5 Tech Trends Reshaping eCommerce

by Sydney Stone

Thanks to technology, online shopping trends are changing as quickly and becoming as popular as fashion trends themselves.

With the popularity of Amazon, eBay, Alibaba, and other retail sites, long-standing traditional retailers such as Macy’s and Neiman Marcus are having to find ways to keep up. These retailers are also having to appeal to a whole new generation of shoppers that are making purchases primarily from their mobile apps.

Here are five of the top online shopping trends and how technology is playing an ever-increasing role.

1.    Virtual Reality

More and more retail stores are jumping on the virtual reality bandwagon in an effort to attract more customers.

In September of 2017, Swarovski, in conjunction with MasterCard, launched a virtual reality app for its Atelier Swarovski home décor line of products. With a virtual headset and a mobile phone, users can walk around a virtual show home and see products up close and in 3D. If they find something they like, they can purchase it within the virtual app experience using Mastercard’s Masterpass payment solution.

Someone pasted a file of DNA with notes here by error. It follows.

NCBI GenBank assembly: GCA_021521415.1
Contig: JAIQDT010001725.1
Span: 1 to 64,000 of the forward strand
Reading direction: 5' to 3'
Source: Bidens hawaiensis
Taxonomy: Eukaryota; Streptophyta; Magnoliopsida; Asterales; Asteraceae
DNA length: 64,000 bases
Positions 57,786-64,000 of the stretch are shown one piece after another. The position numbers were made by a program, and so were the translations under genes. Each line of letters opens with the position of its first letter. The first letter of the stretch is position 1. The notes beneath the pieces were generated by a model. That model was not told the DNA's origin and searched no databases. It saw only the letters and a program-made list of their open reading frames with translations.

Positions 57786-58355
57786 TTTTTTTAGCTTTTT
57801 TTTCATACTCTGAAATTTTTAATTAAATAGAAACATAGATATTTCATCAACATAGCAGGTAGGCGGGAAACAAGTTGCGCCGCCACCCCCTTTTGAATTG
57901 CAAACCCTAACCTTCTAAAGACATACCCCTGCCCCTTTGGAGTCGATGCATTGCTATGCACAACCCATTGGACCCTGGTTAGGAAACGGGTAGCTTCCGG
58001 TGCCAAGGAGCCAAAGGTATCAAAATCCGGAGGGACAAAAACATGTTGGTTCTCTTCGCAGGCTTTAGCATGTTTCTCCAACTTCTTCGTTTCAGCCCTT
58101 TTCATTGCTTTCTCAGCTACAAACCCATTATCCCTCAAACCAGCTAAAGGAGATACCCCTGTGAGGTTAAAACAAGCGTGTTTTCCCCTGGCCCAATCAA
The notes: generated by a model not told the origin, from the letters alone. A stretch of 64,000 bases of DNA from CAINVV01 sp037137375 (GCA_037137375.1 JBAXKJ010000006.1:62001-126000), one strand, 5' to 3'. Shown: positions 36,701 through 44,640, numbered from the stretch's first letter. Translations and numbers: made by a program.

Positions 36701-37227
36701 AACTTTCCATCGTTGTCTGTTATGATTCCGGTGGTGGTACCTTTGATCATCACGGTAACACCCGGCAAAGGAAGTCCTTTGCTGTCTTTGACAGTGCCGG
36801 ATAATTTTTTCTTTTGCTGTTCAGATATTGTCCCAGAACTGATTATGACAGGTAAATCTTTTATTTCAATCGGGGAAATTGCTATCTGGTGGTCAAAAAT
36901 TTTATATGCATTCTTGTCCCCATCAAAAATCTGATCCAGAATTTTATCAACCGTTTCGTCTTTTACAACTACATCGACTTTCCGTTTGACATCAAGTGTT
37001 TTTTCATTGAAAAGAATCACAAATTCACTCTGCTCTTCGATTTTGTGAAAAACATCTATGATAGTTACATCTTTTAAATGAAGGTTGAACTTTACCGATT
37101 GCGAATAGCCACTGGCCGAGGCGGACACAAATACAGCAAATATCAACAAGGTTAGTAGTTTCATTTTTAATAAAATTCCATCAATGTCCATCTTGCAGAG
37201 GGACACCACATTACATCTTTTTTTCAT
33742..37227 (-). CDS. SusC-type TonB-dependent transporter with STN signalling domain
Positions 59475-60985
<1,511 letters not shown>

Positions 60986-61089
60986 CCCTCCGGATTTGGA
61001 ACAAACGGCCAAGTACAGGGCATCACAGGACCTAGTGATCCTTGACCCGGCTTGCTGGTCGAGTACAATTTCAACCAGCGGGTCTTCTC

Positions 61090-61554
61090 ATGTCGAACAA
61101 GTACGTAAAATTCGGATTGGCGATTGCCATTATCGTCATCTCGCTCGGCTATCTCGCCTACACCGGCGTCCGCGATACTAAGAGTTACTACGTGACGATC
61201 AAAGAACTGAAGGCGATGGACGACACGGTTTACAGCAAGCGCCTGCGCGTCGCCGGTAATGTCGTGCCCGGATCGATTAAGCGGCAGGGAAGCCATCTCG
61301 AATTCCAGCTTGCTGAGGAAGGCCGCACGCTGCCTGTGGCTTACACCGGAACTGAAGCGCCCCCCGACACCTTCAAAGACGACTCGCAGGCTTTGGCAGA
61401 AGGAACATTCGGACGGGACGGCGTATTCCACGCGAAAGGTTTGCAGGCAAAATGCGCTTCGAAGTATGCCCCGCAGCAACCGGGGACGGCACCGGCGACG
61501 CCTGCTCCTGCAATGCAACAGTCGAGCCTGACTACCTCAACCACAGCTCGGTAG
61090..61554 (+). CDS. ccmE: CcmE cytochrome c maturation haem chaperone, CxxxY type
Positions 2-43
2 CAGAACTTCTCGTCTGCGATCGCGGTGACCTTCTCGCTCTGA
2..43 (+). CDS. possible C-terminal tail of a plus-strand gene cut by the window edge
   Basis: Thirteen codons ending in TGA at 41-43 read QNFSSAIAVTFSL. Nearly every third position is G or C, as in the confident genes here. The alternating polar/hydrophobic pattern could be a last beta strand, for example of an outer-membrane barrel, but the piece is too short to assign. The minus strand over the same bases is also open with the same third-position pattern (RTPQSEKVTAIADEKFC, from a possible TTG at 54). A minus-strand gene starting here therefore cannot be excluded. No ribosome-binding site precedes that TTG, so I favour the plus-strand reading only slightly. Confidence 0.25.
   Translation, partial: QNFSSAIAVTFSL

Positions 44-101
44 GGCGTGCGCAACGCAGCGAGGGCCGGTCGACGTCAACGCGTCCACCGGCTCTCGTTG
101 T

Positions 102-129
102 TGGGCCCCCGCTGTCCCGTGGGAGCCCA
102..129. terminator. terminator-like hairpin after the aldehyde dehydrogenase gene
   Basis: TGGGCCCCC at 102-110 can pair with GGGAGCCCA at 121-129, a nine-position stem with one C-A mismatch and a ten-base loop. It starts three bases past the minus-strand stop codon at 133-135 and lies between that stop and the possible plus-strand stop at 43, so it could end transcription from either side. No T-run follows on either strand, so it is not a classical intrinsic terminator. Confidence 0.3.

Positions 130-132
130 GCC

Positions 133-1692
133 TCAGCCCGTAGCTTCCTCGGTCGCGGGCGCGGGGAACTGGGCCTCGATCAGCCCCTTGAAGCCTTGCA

Smart retailers are also using VR to get customers into their brick-and-mortar stores. Last summer, British retailer Topshop made a “splash” in its London store by providing shoppers with a virtual reality experience like no other. The Oxford Street Topshop location installed a real slide inside the store and gave customers VR headsets, which transformed the slide ride into a pretty intense and realistic waterslide through the streets of London. The event was a huge success and attracted thousands of customers into the store.